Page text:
JC: One of the biggest challenges that I face creatively is time. Because of my family and business commitments I have very little time in the day to produce my fine-art or creative pieces that allow me to express my artistic voice, regardless of how people respond to them.
There are also limited spaces here in the Bahamas to exhibit work, and so every artist is competing for the same spots. The logistics of funding is the greatest issue preventing me from showing work abroad. The government leaders do not see the significance of investing in professional artists to represent the country like they do for athletes. Funding of the arts usually comes out of our own pockets or from corporate sponsors.
As a business owner, the biggest challenges are the high cost of business licenses, tax pay outs like national insurance, high rent costs in commercial areas, expenses for local advertising (like local newspapers and tourist-oriented magazines), and the high cost of electricity and gas, not to mention the constant electrical blackouts that can interrupt firings, unless you have a heavy-duty generator.
CM: What excites you most about the development of ceramics in Nassau and the Bahamas?
JC: About 26 years ago, there were so few ceramic artists or potters in the country that you could have counted them on one hand. Today, I am excited to say that the number of potters is in the double digits. Now, that may not seem like a whole lot, but because of the challenges, it is almost remarkable. There are ceramic artists like Joann Behagg, Sue Bennett-Williams, Katrina Cartwright, and Jessica Minnis that practice locally and then there are those like Anina Banks who work in the US, but exhibit at home whenever possible.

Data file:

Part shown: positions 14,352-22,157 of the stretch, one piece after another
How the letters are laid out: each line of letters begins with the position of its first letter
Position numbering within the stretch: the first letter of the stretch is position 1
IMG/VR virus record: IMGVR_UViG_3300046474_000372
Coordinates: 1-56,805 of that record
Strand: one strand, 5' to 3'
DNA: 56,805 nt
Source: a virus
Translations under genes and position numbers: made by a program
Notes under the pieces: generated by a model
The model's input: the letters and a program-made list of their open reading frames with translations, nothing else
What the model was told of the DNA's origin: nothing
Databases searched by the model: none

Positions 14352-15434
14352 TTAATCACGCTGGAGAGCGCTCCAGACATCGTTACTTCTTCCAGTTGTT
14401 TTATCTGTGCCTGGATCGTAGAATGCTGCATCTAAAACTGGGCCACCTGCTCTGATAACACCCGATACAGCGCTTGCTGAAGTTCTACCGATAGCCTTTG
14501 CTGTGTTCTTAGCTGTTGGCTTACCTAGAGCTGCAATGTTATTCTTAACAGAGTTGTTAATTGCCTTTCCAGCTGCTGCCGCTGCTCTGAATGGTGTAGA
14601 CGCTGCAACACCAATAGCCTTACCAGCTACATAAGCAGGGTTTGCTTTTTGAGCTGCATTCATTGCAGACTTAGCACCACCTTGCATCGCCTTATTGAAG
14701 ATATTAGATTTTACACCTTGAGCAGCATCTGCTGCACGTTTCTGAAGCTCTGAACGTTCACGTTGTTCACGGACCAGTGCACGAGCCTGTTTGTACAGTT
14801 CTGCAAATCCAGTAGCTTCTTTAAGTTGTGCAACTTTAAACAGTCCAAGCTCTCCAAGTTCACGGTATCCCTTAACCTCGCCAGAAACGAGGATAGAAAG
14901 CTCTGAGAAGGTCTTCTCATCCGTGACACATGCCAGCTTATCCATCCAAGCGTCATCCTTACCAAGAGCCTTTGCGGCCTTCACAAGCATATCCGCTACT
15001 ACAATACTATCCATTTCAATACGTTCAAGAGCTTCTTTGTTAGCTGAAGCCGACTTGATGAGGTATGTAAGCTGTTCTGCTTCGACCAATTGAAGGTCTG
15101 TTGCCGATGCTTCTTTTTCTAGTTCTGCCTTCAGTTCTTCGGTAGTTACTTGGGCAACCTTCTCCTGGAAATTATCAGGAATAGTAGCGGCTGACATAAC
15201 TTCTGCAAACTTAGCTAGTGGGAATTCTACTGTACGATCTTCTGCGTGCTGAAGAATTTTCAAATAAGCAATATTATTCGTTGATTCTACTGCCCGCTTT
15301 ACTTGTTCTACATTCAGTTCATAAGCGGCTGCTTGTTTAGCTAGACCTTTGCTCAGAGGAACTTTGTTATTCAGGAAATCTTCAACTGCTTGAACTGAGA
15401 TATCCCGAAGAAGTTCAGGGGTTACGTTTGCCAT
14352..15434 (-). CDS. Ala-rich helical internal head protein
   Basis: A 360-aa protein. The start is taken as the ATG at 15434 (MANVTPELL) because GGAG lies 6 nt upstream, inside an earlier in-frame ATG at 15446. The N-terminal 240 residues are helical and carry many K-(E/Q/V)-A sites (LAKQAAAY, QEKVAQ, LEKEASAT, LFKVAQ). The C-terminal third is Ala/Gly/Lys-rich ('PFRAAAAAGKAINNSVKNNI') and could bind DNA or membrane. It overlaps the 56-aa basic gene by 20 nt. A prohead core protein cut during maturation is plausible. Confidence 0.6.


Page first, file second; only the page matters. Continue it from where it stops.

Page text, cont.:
My goal was to bring ceramics to a point in my country where it is viewed as fine art and demands the same aesthetic respect as paintings in a notable gallery. I lived to see that realized, but there is still so much to conquer and achieve in this beautiful and technical world of ceramics. I am confident that ceramics will continue to develop in the Bahamas and that the foundation has been set for adequate development.
the author Jessica Colebrooke (née Maycock) was born on the island of New Providence, Bahamas, and graduated from the College of the Bahamas (now the University of the Bahamas) and the Rhode Island School of Design, in Providence, Rhode Island. She is a practicing artist; the proprietor of Jessica’s Tileworks Studio Ltd., established in 1997 and located in Nassau, Bahamas; and a married mother of two girls.